The nanofibers may be formed of or include thermoplastic or thermosetting polymers and/or fluoropolymers. Additionally, the nanofibers may be electrospun nanofibers. Non-limiting examples of suitable polymers that may be utilized to form nanofibers for use in the stacked filter material 20 include, but are not limited to, polyvinylidene difluoride (PVDF), nylon, polytetrafluoroethylene (PTFE), polyurethanes, polybenzimidazole (PBI), polycarbonate (PC), polyacrylonitrile (PAN), polyvinil alcohol (PVA), polylactic acid (PLA), polyethylene-co-vinyl acetate (PEVA), poly(methacrylate) (PMA), poly(methyl methacrylate) (PMMA), polyethylene oxide (PEO), polyaniline (PAN), polystyrene (PS), polyamide (PA), polyvinylchloride (PVC), cellulose acetate, collagen, polycaprolactone (PCL), polyether imide (PEI), poly(ethylene-co-vinyl alcohol), polyvinyl pyrrolidone (PVP), polyethylene (PE), polypropylene (PP), polyethylene terephthalate (PET), polyethylene naphthalate (PEN) and combinations thereof. Additionally, the nanofibers may be hydrophilic or hydrophobic.

The nanofiber membrane 50 is positioned adjacent to or on the nanofiber membrane 55 such that material flows through the membranes 50, 55 (illustrated by arrow 5). Additionally, nanofiber membrane 50 is separated from nanofiber membrane 55 by a distance d. The distance d is the distance between contiguous nanofiber membranes (e.g., membranes 50, 55). As used herein, the phrase “distance between contiguous membranes” is meant to define the distance between two membranes that are positioned next to each other in a stacked configuration with no intervening elements or membranes therebetween. The distance d may range from about 0 microns to about 100 microns, from about 0 microns to about 75 microns, from about 0 microns to about 50 microns, or from about 0 microns to about 25 microns. In some embodiments, the distance d is zero or substantially zero microns. The distance may also be less than about 100 microns, less than about 75 microns, less than about 50 microns, less than about 25 microns, less than about 20 microns, less than about 15 microns, less than about 10 microns, less than about 5 microns, or less than about 1 micron.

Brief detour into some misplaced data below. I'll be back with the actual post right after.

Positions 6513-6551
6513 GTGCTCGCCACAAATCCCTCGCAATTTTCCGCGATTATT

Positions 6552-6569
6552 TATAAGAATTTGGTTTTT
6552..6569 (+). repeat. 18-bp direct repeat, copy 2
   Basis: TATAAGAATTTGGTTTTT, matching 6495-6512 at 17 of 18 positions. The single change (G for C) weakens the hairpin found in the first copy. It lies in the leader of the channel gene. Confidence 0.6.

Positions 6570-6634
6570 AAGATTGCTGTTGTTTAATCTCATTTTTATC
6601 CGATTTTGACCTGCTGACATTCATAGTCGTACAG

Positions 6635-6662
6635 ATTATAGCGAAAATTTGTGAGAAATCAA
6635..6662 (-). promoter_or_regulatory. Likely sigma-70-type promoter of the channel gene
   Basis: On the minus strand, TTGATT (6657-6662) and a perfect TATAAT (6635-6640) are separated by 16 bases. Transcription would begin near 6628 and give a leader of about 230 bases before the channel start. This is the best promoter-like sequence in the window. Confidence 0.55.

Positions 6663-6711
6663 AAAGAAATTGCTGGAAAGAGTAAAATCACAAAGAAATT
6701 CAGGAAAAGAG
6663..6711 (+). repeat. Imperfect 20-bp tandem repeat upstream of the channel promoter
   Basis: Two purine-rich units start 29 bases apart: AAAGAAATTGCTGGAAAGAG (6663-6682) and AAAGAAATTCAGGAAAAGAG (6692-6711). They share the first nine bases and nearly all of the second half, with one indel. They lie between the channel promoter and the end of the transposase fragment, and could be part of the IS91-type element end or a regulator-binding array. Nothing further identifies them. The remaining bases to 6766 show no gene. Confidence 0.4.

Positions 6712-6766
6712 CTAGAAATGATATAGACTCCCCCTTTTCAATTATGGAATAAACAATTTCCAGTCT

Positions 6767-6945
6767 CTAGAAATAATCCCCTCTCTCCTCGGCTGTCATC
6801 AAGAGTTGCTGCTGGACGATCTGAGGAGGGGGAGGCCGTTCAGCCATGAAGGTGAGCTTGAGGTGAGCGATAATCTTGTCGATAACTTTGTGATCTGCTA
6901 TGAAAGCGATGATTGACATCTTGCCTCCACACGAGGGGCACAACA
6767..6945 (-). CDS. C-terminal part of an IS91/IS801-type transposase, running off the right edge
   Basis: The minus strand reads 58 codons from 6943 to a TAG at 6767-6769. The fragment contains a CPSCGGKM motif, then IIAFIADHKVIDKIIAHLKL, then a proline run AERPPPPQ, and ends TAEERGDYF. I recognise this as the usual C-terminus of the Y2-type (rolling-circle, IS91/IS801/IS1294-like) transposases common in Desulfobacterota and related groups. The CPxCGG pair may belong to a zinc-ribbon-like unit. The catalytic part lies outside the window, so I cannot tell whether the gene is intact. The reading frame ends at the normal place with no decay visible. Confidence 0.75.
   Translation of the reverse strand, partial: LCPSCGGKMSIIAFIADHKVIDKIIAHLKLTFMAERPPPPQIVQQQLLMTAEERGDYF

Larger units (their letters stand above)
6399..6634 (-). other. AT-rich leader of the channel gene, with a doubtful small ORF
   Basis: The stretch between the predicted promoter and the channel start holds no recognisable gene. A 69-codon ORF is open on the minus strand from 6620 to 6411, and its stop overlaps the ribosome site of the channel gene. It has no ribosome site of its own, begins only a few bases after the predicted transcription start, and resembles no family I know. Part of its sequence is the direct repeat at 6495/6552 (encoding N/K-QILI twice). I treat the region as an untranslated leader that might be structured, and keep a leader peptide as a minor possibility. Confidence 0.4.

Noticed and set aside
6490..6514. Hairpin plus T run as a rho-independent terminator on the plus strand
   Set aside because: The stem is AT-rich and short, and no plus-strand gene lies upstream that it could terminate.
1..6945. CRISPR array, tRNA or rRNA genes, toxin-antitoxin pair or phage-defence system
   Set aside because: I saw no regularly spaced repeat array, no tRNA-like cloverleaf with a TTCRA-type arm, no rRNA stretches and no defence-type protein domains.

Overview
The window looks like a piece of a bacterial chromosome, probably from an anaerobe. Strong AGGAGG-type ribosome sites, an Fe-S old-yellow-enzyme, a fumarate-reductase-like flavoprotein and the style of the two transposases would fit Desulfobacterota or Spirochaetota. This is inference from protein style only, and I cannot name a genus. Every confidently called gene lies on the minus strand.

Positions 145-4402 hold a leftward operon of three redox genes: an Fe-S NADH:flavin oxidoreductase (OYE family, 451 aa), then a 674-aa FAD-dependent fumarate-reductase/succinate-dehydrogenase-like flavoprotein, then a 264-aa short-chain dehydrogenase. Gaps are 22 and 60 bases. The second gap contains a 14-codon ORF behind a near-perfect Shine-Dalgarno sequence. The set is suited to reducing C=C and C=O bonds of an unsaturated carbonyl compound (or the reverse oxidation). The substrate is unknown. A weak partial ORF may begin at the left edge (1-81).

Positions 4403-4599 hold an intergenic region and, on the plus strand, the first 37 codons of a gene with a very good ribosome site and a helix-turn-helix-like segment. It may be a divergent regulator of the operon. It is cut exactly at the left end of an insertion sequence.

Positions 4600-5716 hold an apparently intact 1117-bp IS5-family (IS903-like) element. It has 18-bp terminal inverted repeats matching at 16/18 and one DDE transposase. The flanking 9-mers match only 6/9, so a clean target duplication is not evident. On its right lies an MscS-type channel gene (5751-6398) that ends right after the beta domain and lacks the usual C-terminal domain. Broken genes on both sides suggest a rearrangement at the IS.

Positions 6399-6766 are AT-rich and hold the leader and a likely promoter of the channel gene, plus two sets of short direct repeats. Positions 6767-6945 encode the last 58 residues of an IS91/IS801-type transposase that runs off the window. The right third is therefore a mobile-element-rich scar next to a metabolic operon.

The nanofiber membranes 50, 55 may be positioned in a stacked configuration by simply laying the nanofiber membranes on top of each other. Alternatively, the nanofiber membranes may be stacked and subsequently adhered together using heat and/or pressure. The stacked filtration material has a first major surface and a second major surface. Such a composite stacked filtration material may have a bubble point from about 10 psi to about 50 psi, from about 14 psi to about 20 psi, from about 21 psi to about 25 psi, from about 26 psi to about 50 psi. Alternatively, the composite stacked filtration material may have a bubble point less than about 50 psi, less than about 35 psi, less than about 30 psi, or less than about 25 psi.